• While I don't feel driven to justify myself, learning to articulate my perspective may help people understand where I'm coming from, so they may worry just a bit less or at least understand a bit more. And maybe someone out there is experiencing what I am and can identify or gain clarity or share their thoughts with me. And maybe someone will have an idea to offer which may challenge or deepen my understanding if I "vocalize" my thoughts.
  • I enjoy being silly, but not at the expense of being real. I'll try to keep a balance, but I've gotta "get real" sometimes, as is painfully obvious by some of my painfully long posts. :-P
  • I don't feel dark or bleak about my perspective, and in fact have found real beauty and meaning in facing what may be stark reality but makes a lot of sense to me, despite being labeled "loss of eternal perspective" by some. I'm not going to silence myself based on the possibility that I might, one day, have a different or more complete perspective. If we all held back until we knew everything, nobody would know anything. So to all readers: take it with a grain of salt, as you should all personal perspectives.

So I'll address the questions here, probably one-by-one, as I have time and energy to do so. And as fun as it would be to leave a cliff-hanger each time and imagine my readers writhing in anticipatory agony, it will not be so regular, neat, and teasingly serial as some people's blogs. The cuss has me interested too, but I'm about ready to stop reading just to deny him the satisfaction of gaining one more in the gay mormon blog world's Lost-style cult following. *wink*

And with that, stay tuned for the exciting beginning of...lots of boring posts about agnosticness.


Mister Curie said...

I, for one, am already "writhing in anticipatory agony" and that fact that you refuse to be "regular, neat, and teasingly serial" only adds to that agony.

I very much look forward to your posts on agnosticness.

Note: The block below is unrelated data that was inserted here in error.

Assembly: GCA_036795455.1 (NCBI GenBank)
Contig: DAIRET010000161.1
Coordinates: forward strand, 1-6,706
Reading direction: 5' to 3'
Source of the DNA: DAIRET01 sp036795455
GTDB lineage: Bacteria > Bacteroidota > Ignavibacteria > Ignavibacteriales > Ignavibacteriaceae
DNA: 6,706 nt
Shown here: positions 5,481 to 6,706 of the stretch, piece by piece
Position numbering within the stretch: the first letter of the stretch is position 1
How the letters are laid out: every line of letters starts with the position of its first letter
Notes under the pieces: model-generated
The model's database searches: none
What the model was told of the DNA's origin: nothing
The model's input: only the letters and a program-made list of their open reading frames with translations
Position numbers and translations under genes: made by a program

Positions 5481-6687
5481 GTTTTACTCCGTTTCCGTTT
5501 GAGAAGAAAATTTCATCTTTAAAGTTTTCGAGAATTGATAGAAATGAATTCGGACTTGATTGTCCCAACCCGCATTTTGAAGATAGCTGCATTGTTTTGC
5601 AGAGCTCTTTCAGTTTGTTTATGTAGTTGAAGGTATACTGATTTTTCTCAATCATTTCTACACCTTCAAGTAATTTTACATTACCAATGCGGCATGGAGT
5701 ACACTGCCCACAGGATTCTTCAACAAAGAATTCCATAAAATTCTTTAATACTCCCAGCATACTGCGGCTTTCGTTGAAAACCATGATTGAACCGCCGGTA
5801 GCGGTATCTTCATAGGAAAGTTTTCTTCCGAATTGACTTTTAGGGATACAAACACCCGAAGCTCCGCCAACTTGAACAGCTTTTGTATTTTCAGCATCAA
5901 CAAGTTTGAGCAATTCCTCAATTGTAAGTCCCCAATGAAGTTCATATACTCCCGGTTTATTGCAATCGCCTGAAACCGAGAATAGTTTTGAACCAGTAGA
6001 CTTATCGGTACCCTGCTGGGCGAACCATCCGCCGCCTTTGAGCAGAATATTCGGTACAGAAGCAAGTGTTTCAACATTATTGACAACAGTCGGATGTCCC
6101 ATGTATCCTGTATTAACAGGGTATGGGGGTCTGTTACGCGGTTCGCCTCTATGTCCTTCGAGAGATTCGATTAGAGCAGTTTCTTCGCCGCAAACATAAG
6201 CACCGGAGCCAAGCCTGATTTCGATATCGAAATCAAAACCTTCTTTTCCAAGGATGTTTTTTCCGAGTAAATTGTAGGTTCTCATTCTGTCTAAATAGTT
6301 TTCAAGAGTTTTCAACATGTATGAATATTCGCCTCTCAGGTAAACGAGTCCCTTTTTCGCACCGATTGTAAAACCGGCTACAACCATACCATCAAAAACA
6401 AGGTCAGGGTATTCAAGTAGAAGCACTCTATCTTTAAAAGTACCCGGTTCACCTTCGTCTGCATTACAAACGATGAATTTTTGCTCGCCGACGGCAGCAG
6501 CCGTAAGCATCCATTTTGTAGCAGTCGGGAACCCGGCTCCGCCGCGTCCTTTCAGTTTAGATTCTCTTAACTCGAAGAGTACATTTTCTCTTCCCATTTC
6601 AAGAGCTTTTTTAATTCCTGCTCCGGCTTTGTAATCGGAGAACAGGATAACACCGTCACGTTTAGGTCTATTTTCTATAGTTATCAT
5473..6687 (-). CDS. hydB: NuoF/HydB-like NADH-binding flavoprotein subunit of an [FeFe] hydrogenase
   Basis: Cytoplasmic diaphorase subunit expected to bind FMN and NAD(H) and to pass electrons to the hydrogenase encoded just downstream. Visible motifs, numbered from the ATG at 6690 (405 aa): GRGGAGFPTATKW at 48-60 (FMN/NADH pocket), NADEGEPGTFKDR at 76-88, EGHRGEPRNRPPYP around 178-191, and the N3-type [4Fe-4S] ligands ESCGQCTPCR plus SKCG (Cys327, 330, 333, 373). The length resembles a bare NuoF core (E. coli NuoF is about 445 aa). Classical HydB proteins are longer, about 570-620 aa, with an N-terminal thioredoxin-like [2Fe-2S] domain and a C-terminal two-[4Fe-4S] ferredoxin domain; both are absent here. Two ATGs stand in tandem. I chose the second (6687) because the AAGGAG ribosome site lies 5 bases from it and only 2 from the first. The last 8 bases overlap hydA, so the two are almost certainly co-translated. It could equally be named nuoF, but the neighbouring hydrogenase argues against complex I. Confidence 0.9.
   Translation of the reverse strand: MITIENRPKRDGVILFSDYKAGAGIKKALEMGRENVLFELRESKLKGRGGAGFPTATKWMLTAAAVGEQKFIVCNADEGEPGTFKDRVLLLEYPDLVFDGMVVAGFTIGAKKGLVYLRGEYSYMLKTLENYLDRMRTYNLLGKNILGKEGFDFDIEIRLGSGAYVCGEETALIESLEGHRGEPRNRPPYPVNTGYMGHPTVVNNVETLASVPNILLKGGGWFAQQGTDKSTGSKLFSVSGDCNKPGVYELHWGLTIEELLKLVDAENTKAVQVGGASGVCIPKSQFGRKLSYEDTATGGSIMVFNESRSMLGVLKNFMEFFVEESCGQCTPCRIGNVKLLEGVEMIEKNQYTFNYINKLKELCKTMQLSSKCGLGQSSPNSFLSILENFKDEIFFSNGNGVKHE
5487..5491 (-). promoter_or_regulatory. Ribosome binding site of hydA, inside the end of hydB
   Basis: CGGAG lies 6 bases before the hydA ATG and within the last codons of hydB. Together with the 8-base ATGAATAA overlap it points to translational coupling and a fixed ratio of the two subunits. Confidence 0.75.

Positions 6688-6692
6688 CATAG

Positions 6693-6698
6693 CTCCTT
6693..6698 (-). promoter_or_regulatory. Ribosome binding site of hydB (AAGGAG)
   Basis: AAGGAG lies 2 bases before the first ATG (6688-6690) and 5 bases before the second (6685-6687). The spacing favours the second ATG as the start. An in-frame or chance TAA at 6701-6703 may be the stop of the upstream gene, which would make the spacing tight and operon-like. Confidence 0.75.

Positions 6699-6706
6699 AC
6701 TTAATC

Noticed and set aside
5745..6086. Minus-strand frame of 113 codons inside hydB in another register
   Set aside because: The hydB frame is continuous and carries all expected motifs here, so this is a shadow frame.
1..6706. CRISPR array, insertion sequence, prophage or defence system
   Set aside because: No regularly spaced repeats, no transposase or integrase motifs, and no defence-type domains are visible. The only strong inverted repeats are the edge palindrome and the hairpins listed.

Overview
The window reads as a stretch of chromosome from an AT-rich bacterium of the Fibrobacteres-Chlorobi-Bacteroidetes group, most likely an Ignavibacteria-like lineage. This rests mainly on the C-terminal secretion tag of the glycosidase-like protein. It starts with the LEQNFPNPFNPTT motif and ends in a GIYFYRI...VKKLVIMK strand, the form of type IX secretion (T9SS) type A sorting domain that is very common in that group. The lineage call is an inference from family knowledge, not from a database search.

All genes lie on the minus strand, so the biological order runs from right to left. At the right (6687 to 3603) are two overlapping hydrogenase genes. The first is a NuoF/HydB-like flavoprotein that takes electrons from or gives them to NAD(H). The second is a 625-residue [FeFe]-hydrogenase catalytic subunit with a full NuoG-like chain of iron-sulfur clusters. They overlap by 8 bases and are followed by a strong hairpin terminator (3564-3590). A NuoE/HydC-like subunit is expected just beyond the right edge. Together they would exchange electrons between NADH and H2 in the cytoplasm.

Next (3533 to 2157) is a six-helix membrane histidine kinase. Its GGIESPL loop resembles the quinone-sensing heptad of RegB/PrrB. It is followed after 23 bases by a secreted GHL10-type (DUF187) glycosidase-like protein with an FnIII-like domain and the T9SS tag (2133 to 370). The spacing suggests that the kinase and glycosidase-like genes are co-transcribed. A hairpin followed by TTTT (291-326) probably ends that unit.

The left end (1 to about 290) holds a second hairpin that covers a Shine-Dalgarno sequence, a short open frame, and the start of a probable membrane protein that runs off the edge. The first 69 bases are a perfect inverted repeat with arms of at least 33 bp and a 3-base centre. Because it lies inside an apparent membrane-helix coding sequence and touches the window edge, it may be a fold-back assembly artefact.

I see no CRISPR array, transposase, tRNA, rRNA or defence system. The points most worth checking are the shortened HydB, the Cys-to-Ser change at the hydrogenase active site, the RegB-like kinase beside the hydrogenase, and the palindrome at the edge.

Chedner said...

Puh-lease, gromist, I know you're *all* about trying to justify finding young, impressionable followers with whom to get heavy.

Bravone said...

Anxiously awaiting amazing agnostic articles and antidotes.

D-Train said...

Since I left Mormonism and then religion all together, I feel like I don't really need to justify my lack of superstitious beliefs (as I like to call it).

For me it was more about being objective. Religious leaders always tell you to only focus on what they say/teach and to believe that. I am pretty sure that is the antithesis of objective. For me, I was not just questioning Mormonism, but the whole western Judeo-Christian idea of religion (Did I just say that? Have I really become one of them? Geesh).

Anyway, it seems the biggest challenge that I have faced in trying to explain my lack of religious belief is that most people will not look at things objectively. But alas, I remember what it was like being there, and know from experience that there is nothing you can do make someone objective. It usually will take a life-altering event for people to be shaken free from their personal biases and ideas, and then it takes a very strong and determined individual to analyze their beliefs objectively from there to identify truth.

Adam said...

Sometimes I wonder if I'm agnostic... Does that make me agnostic about my agnosticism?